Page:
New research shows just how easy it is for patients prescribed with opioids to get hooked.
The data from the University of Colorado Anschutz Medical Campus shows patients prescribed the drugs after a hospital stay are five times more likely to become chronic users after one year.
Opioids are used to treat both acute and chronic pain, but there are serious side effects.
"They also cause feelings of euphoria in some patients," said Susan Calcaterra, MD, MPH at CU School of Medicine. "So probably when you get this medication, your pain is controlled, but some people feel better beyond pain control."
Calcaterra was the leading researcher on the study involving 6,689 patients. None of them had been prescribed opioids in the year before the hospitalization. Researchers tracked how many times the patients requested refills. More than 1,600 filled the prescription within three days of discharge.
"We just said if you filled 10 opioid prescriptions in that year following your discharge, you were considered a chronic user," said Calcaterra.
And there was another finding that stood out -- a difference between surgical patients and general medical patients. Both had an increased risk of addiction, but the patients who didn't have surgery were more prone to chronic use.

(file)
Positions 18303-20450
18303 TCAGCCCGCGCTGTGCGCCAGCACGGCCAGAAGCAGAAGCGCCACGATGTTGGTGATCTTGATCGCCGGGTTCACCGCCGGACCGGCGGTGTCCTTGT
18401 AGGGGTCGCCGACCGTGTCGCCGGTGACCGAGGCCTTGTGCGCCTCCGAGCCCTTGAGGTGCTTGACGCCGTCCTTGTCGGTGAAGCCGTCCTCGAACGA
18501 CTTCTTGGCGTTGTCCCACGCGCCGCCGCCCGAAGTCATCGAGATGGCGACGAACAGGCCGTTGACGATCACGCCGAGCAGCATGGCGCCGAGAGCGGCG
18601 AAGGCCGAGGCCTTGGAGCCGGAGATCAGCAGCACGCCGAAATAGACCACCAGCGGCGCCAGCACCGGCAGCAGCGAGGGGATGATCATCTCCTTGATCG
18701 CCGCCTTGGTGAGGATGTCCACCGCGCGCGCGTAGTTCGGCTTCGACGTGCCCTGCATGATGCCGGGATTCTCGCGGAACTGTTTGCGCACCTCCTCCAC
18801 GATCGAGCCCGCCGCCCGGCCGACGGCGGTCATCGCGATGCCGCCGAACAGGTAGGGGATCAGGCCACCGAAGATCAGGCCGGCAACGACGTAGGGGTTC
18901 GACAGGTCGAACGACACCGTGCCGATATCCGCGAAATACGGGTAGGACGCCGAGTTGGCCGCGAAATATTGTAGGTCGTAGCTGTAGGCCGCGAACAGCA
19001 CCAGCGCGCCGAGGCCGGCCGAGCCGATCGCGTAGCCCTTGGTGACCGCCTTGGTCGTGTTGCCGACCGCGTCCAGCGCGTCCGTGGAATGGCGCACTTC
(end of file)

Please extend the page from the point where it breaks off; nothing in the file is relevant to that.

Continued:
"Patients with acute pain often get better, and over time, they don't need to continue those medications," said Calcaterra.
Hospital patients are rarely treated by their family doctors, who know them better. For that reason, the Centers for Disease Control and Prevention urges clinicians to check patients for substance abuse and mental health issues before prescribing the drugs.
"Whether or not it's the right thing to continue the opioid for chronic pain over time is a little more of a gray area," said Calcaterra.
The CDC says drug overdose is the leading cause of injury death in the United States. The number of overdose deaths has more than doubled in the last 15 years.